One of the best ways to prevent a coronavirus infection is to wash your hands with soap and water — and when soap and water aren’t available, public health experts say alcohol-based hand sanitizer is the next best option.
But just how effective are gels and sprays when it comes to getting rid of dangerous germs, such as the coronavirus? Here are seven things you should know about hand sanitizer.
1. Hand sanitizer kills germs but doesn’t clean your hands Soap and water reign supreme when it comes to infection control, but believe it or not, soap and water do not kill germs; they remove them. The duo’s effectiveness boils down to the mechanics of handwashing. The rubbing and scrubbing of soap between your palms and fingers creates friction that breaks down the structure of the bacteria and loosens the germs from your skin, explains Maryanne McGuckin, an infection prevention specialist. When you rinse your hands under water, you wash those germs down the drain.
Alcohol-based hand sanitizers, on the other hand, do kill germs on the skin — most germs, anyway. Hand sanitizer is less effective at killing certain viruses . Scientists suspect hand sanitizer does, however, kill the coronavirus.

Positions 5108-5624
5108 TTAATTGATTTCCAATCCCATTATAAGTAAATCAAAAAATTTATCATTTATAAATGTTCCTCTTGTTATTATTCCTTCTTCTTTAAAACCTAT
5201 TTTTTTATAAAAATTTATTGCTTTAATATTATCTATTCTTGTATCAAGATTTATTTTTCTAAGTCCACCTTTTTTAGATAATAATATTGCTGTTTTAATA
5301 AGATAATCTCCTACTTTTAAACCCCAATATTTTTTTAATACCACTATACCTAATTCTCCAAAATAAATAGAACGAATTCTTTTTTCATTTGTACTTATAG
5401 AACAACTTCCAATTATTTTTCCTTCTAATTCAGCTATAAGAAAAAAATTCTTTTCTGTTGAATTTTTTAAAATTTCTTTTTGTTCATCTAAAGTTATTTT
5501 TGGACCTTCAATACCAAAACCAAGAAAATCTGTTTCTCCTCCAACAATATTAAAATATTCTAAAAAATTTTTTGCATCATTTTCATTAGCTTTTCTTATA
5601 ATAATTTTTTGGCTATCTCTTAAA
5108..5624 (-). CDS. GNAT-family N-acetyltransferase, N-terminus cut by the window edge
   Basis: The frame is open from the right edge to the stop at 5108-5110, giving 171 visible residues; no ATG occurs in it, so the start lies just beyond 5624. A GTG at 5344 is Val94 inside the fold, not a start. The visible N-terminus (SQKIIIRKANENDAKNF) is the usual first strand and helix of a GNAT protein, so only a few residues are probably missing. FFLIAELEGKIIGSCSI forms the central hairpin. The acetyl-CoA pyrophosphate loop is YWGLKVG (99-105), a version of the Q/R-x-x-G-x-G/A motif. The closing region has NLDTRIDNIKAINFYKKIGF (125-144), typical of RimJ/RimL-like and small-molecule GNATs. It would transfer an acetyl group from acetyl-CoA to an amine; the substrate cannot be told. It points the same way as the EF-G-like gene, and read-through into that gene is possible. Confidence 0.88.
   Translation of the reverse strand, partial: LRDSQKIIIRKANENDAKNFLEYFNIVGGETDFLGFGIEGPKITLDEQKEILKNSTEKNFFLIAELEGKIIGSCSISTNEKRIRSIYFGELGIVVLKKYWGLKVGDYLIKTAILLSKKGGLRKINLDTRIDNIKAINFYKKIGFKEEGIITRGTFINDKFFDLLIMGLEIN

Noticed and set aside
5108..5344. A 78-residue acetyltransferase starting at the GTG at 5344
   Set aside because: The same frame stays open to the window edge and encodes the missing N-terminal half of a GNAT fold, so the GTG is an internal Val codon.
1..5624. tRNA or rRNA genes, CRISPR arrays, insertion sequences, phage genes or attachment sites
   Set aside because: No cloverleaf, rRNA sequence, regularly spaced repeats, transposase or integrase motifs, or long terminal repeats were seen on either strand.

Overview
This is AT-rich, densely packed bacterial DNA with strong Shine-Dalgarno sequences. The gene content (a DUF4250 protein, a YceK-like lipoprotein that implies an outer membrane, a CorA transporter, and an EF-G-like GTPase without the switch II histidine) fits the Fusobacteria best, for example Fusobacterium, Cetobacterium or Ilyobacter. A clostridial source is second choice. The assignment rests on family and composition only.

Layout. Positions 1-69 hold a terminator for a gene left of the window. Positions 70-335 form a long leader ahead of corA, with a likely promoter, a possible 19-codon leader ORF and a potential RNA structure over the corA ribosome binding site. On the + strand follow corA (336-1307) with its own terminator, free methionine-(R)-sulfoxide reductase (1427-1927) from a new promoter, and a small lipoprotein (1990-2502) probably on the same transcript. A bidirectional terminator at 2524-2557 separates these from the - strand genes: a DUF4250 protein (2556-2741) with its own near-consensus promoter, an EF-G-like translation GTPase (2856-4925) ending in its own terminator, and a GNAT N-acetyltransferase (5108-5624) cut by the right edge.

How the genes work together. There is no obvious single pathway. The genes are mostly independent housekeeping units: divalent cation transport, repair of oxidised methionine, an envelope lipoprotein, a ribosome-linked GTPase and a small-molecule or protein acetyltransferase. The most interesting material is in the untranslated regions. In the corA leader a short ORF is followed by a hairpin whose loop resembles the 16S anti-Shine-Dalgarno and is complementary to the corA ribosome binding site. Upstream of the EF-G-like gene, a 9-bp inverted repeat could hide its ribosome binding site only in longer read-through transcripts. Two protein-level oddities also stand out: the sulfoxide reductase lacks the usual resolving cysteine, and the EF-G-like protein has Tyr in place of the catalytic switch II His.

2. Sanitizer trumps soap and water in certain situations Because handwashing, when done properly, is better at getting rid of germs and grime, hand sanitizer, for the most part, should be used as a backup to soap and water. “The time to use hand sanitizer is when you can’t get to a sink and some clean water and a clean towel,” says Elaine Larson. That said, the CDC recommends using hand sanitizer as a first choice in certain situations, such as before and after visiting a friend or loved one in a hospital or nursing home. A squirt of hand sanitizer on your way in and out reduces the likelihood you’ll introduce a dangerous bug or leave with one. It’s also a good idea to use hand sanitizer regularly when interacting with people who have weakened immune systems, Larson says.
3. Not all hand sanitizers are equal To kill most disease-causing germs, the CDC recommends using a hand sanitizer that contains at least 60 percent alcohol. Anything less than that may not work as well “for many types of germs,” and could “merely reduce the growth of germs rather than kill them outright,” the CDC says.
When searching the shelves, you may come across hand sanitizers that contain benzalkonium chloride instead of alcohol. These products, however, are not recommended by the CDC, since “available evidence indicates benzalkonium chloride has less reliable activity against certain bacteria and viruses” compared to alcohol-based sanitizers.